Will you join us in that fight? Right now, your statements undermine our sovereignty.
And, by the way, since you have no idea what it means to be a citizen of a Native Nation, your outrage at Scott Brown's staff for their war whoops and tomahawk chops is superficial.
I'm a Democrat who makes phone calls and knocks on doors. I supported you until I learned of your claims. No more, Ms. Warren. My strongest allegiance is to my ancestors and the status of Native Nations. There are things you could do to regain my support and maybe the support of other Native people who have questioned what you are doing. And you know what sucks (pardon my use of that word)? Democrats need you to win your race so that things we care about are more attainable.
Scott Brown? You're as ignorant and racist as they come. You don't know what Native Americans look like.
3 Stars My Name is Rebecca Romm, Named after My Mother’s Mom Rachel Levy Lesser No. Pages: 32 Ages: 4 to 8 …………… …………………. Back Cover: Rebecca Elizabeth Romm was named after her late grandmother Rebecca. She is annoyed when everyone compares her to her mother’s mom, because all she wants is a name of [...]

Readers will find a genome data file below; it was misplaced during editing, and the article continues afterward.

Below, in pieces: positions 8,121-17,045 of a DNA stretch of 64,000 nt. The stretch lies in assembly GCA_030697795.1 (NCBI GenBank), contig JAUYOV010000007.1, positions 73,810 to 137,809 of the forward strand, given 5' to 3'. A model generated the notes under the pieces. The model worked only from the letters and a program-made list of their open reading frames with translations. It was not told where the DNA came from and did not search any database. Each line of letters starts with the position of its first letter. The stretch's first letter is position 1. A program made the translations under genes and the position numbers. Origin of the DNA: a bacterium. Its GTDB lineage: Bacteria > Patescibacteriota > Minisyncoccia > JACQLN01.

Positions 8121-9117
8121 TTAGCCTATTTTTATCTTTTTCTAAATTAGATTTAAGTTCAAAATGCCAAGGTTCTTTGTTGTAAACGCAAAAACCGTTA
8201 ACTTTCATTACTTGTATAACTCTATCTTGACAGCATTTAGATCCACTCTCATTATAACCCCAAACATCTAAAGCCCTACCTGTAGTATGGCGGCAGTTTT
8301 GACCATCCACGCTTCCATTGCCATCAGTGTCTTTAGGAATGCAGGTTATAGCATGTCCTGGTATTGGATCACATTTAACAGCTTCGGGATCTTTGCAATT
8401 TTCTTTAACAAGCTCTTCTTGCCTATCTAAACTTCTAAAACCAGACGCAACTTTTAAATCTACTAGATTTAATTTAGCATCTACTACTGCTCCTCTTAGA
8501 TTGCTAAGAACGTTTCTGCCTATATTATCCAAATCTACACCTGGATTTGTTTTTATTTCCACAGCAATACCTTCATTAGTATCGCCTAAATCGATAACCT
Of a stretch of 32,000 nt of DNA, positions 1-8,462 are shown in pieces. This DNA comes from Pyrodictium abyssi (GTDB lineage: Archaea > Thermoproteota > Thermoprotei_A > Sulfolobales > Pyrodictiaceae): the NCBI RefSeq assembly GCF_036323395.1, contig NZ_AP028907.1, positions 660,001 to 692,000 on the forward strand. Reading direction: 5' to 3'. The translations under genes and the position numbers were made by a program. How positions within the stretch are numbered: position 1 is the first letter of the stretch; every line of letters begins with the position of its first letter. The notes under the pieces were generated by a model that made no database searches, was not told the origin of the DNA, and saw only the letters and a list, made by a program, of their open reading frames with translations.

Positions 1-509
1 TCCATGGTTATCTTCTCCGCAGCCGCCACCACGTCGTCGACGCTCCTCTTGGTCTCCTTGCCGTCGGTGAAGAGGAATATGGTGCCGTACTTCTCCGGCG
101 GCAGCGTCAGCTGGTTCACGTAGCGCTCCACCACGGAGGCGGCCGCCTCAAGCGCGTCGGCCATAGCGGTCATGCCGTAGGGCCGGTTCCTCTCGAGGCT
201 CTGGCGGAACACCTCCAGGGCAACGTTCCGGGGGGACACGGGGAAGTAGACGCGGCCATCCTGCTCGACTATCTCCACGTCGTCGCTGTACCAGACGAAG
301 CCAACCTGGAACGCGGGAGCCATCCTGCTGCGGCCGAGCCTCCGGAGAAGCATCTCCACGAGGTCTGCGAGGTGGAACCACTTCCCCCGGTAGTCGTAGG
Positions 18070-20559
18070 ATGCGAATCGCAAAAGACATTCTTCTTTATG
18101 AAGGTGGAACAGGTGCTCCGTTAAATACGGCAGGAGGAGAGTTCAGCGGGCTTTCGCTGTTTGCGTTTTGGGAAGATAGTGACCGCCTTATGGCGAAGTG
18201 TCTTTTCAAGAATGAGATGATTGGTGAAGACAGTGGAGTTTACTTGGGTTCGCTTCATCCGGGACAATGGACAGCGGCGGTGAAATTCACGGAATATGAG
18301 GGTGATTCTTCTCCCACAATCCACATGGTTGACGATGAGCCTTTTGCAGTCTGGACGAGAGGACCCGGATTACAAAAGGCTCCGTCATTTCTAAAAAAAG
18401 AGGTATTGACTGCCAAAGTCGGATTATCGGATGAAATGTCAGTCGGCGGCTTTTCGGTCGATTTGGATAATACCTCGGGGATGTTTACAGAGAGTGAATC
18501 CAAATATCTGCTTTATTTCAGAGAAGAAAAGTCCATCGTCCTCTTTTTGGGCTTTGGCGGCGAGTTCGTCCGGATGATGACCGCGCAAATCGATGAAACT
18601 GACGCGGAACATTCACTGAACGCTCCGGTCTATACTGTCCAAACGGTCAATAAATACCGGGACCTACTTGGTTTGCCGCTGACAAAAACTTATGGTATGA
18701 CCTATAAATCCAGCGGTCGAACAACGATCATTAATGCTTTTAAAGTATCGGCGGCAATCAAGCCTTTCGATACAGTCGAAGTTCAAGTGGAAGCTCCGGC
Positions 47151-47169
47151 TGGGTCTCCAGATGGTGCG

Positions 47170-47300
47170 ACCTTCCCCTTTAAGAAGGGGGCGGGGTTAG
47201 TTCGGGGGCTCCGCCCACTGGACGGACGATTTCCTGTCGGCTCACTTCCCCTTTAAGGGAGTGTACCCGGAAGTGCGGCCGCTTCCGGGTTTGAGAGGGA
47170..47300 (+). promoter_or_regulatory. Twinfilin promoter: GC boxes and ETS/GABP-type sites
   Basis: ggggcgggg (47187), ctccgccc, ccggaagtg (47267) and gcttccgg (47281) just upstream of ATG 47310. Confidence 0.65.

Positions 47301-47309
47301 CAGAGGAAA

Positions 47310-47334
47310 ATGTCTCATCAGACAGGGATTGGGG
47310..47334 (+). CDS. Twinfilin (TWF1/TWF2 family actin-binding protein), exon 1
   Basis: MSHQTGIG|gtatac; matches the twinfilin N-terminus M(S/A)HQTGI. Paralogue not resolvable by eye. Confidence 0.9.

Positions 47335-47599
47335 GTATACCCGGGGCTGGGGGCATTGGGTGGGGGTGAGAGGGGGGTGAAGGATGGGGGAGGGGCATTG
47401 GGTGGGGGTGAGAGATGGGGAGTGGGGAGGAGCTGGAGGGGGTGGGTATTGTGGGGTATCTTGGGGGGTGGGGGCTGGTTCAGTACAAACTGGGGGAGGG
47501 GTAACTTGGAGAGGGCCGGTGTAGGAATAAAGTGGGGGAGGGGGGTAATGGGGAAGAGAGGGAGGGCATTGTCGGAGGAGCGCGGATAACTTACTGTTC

By James Ker-Lindsay
There has rarely been a more interesting time to study secession. It is not just that the number of separatist movements appears to be growing, particularly in Europe, it is the fact that the international debate on the rights of people to determine their future, and pursue independence, seems to be on the verge of a many change. The calm debate over Scotland’s future, which builds on Canada’s approach towards Quebec, is a testament to the fact that a peaceful and democratic debate over separatism is possible. It may yet be the case that other European governments choose to adopt a similar approach; the most obvious cases being Spain and Belgium towards Catalonia and Flanders.
However, for the meanwhile, the British and Canadian examples remain very much the exception rather than the rule. In most cases, states still do everything possible to prevent parts of their territory from breaking away, often using force if necessary.
It is hardly surprising that most states have a deep aversion to secession. In part, this is driven by a sense of geographical and symbolic identity. A state has an image of itself, and the geographic boundaries of the state are seared onto the consciousness of the citizenry. For example, from an early age school pupils draw maps of their country. But the quest to preserve the borders of a country is rooted in a range of other factors. In some cases, the territory seeking to break away may hold mineral wealth, or historical and cultural riches. Sometimes secession is opposed because of fears that if one area is allowed to go its own way, other will follow.